You get older in the meantime, and maybe you feel less energy to fight, to fight the stereotype imposed upon you (as you go about doing God's work.) The job exhausts, leaves whole days you wish not to move.

Shakespeare wrote about this stuff, the heart that knows a lovely truth but encounters the lies and selfish manipulations of the power hungry. And yes, the lady doth protest too much, finding herself torn between very practical offerings of safety and that which could be, could be, the real stuff.

They beat Christ, they mocked him, even as he loved and turned the other cheek. He carried his cross without much of a word, and he may well have wondered, 'why? what crime have I committed?' If he had somehow lived, what might his attitude have been like? He may well have gone into some form of seclusion, tolerating, every now and then, time with trusted friends, but kept himself obscure, disguised almost, shaken from nerves at remembrance of the whole thing.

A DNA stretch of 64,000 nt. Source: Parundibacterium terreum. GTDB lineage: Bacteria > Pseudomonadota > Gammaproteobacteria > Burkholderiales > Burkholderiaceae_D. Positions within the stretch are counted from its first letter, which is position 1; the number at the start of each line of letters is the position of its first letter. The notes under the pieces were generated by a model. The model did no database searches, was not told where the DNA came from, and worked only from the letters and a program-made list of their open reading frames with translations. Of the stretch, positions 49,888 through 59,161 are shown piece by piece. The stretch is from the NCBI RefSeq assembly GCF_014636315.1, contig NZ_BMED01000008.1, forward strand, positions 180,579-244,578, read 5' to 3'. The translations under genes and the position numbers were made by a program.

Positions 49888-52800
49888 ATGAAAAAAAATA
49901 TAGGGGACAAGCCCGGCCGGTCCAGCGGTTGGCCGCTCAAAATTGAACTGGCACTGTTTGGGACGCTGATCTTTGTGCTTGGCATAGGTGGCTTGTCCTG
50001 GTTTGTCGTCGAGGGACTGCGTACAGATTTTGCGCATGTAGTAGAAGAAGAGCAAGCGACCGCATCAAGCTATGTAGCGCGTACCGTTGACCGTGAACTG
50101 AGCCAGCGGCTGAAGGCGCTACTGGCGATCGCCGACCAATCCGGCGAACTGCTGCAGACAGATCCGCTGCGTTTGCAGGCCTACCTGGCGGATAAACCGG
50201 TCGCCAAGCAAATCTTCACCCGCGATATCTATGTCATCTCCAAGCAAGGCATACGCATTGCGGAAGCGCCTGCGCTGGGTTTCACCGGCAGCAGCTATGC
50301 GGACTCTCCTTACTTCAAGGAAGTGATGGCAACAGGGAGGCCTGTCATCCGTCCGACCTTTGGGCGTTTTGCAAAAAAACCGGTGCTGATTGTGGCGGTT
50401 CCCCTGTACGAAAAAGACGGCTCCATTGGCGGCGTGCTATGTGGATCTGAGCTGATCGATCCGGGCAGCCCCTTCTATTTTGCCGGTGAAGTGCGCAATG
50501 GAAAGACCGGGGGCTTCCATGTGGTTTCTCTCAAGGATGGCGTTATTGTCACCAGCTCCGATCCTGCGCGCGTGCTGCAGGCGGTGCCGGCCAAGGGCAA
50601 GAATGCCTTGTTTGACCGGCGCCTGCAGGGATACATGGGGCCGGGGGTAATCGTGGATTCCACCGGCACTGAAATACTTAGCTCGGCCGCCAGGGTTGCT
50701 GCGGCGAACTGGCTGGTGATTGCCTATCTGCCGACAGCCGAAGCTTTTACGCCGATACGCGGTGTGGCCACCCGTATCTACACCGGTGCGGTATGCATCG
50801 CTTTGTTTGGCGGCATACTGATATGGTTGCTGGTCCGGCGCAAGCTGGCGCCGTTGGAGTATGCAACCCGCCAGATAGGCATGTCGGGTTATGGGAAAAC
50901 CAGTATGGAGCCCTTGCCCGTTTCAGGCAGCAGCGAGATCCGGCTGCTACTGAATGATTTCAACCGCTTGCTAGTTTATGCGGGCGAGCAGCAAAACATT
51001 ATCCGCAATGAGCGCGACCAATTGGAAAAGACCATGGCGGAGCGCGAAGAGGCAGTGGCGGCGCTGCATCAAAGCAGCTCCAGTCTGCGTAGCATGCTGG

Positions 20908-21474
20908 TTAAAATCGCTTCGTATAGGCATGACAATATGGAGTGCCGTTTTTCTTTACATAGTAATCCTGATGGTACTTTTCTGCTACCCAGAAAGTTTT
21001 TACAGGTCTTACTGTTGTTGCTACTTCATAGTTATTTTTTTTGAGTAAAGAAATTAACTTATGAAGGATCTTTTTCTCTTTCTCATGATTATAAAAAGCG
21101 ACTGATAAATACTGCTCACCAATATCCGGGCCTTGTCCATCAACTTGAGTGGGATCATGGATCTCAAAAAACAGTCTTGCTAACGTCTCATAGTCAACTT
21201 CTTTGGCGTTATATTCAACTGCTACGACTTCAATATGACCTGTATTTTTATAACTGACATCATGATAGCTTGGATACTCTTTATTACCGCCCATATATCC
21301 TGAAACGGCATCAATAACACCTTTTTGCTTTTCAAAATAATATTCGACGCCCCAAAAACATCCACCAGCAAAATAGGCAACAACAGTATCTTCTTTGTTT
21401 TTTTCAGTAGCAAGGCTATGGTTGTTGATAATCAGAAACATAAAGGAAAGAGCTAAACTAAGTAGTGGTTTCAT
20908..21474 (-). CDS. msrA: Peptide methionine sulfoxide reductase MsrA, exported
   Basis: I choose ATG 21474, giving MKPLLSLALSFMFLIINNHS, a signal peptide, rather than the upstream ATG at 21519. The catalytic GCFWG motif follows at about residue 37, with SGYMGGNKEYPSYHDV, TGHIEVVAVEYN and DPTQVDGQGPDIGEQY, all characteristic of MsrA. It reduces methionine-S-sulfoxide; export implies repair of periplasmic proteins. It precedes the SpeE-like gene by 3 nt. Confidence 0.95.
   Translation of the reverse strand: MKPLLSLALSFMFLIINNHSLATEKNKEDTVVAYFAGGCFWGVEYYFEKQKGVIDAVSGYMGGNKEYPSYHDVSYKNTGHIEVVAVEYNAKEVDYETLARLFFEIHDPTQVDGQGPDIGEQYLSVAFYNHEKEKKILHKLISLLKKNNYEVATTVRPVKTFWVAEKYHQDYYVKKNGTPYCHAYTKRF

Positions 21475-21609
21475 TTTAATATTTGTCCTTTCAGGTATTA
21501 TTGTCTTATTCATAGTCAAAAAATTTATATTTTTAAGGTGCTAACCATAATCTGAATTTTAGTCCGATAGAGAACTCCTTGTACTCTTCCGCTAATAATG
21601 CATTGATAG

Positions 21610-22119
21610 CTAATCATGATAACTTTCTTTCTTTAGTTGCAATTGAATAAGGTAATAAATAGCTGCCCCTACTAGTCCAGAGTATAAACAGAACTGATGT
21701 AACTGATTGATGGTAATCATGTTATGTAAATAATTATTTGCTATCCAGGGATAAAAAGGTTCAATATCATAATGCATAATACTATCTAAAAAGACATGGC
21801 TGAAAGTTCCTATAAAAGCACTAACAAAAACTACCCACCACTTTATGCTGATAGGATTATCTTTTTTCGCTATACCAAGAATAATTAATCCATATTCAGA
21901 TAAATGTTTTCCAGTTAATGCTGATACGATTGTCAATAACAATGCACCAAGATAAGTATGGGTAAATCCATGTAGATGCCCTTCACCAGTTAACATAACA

Dostoevsky had the grounds for epilepsy by the time they let him out. But, for a creative man, creative seeds were planted, the clay for Karamazov, once he'd written out his experience of prison and madness. More grist for the mill, the Universe cooperating with a creative soul, nudging him on toward the big topics at the root of all. A house divided against itself cannot stand, but undivided, strangely, it's pretty darn stable and can handle a lot thrown at it.

I wonder this is one of the worst things I've written.

Money, lastly, in this jumbled piece, I've forgotten to include, can be the same as vanity. Some people perform plastic surgery on their money, and maybe it grows. Jesus was right, and poetic, with that line, 'render unto Caesar the things...' The age has proven it. To the benefit of the vain, to the detriment of the retiree who ably served society all his life, to the devastation of pensions... robbery, really. Knowingly, it was vanity that led to where we are. And, as we still love our own vanity, we still have Wall Street pulling the same crap, which puts pressure on American companies so that they must go overseas, and basically leaving a lot of victims in its wake. Madoff, well, he's just an example, and you can blame him no more than anyone else who participates in the vanity of money.